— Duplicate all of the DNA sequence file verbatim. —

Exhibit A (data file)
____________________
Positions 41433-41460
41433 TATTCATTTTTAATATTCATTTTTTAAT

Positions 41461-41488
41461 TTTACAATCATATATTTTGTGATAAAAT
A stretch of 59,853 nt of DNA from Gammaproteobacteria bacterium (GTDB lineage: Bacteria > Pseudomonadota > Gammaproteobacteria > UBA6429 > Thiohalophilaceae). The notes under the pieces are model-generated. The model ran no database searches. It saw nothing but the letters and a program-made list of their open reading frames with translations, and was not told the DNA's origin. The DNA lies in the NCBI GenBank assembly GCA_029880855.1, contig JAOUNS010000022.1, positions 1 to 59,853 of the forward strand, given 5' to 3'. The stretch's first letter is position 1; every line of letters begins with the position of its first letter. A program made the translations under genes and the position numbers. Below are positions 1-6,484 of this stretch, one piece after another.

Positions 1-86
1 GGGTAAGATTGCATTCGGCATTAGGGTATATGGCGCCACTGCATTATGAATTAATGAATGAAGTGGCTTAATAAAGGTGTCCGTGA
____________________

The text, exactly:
Positions 41433-41460
41433 TATTCATTTTTAATATTCATTTTTTAAT

Positions 41461-41488
41461 TTTACAATCATATATTTTGTGATAAAAT
A stretch of 59,853 nt of DNA from Gammaproteobacteria bacterium (GTDB lineage: Bacteria > Pseudomonadota > Gammaproteobacteria > UBA6429 > Thiohalophilaceae). The notes under the pieces are model-generated. The model ran no database searches. It saw nothing but the letters and a program-made list of their open reading frames with translations, and was not told the DNA's origin. The DNA lies in the NCBI GenBank assembly GCA_029880855.1, contig JAOUNS010000022.1, positions 1 to 59,853 of the forward strand, given 5' to 3'. The stretch's first letter is position 1; every line of letters begins with the position of its first letter. A program made the translations under genes and the position numbers. Below are positions 1-6,484 of this stretch, one piece after another.

Positions 1-86
1 GGGTAAGATTGCATTCGGCATTAGGGTATATGGCGCCACTGCATTATGAATTAATGAATGAAGTGGCTTAATAAAGGTGTCCGTGA